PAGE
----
A Grief Observed

Lewis, C. S. (Clives Staples)

Primary Category: Literature / Nonfiction

Genre: Journal

  • Date of entry: Feb-18-1997
  • Last revised: Aug-22-2006


When confirmed bachelor C. S. Lewis married Joy Davidman in 1956, it was at first a friendly marriage of convenience so that she and her sons could remain in England. By the time of her death from cancer three years later, their partnership had become one of passion, friendship and such deep love that Lewis was almost paralyzed by his loss.

In this undated journal, he documents with brief observations first the overwhelming sensations of his grief, then his rage and confusion at God. As time passes, he chronicles his return to religion and his acceptance of a new life, forever shaded by Davidman’s presence but still whole. The style and writing are beautiful but clear and accessible, and the honesty of his sentiments is clear whether or not readers have found themselves in similar situations.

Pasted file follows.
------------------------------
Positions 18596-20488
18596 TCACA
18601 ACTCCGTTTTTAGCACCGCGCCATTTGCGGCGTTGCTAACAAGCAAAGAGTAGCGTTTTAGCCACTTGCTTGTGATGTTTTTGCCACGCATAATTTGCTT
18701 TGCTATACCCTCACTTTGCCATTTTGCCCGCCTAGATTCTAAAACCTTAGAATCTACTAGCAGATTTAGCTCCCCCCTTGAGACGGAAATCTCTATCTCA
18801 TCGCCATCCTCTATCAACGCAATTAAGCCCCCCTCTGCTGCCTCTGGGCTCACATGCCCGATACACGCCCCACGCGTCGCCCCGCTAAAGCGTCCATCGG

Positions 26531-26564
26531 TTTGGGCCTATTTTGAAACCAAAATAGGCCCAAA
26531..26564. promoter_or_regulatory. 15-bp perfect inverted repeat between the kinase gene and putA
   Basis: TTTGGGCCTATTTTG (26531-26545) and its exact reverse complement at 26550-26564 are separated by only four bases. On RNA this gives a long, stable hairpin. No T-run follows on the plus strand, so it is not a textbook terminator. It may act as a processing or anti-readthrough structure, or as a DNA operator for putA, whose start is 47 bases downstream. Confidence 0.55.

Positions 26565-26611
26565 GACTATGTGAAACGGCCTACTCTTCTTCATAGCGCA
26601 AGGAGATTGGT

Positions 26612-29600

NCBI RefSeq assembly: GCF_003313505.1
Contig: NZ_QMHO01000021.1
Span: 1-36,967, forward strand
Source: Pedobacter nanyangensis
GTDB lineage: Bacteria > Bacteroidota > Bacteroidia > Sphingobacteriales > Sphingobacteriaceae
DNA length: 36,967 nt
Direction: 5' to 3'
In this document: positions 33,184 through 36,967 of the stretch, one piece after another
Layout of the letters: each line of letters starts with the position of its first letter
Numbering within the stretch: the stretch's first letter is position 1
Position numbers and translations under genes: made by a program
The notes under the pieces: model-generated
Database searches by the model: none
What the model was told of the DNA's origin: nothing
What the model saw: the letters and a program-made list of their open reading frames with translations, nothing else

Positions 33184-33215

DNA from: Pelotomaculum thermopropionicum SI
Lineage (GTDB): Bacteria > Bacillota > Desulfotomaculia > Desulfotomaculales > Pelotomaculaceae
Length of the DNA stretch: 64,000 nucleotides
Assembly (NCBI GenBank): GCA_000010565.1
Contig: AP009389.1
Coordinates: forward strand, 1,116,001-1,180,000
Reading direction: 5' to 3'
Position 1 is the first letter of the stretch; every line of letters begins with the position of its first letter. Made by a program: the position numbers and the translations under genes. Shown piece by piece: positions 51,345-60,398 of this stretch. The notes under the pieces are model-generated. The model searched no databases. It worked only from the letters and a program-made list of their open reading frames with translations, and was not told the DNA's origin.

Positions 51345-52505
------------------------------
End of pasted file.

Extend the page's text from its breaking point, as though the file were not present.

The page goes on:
C. S. Lewis, often best known for his series The Chronicles of Narnia and other science fiction, was an author known for "translating the concepts of Christianity into the language . . . of the everyday world." His publications included The Screwtape Letters, The Allegory of Love, and Mere Christianity.

A Grief Observed, released three years prior to Lewis’s own death in 1963, was first published under the pseudonym N. W. Clerk. This edition of the journal contains a long afterword by biographer Chad Walsh, who knew Lewis’s other writings and added the history of their relationship.


First published: 1961 (Faber & Faber, England) under the name N. W. Clerk. Also published by Seabury in 1963 under C. S. Lewis.



Place Published

New York



Page Count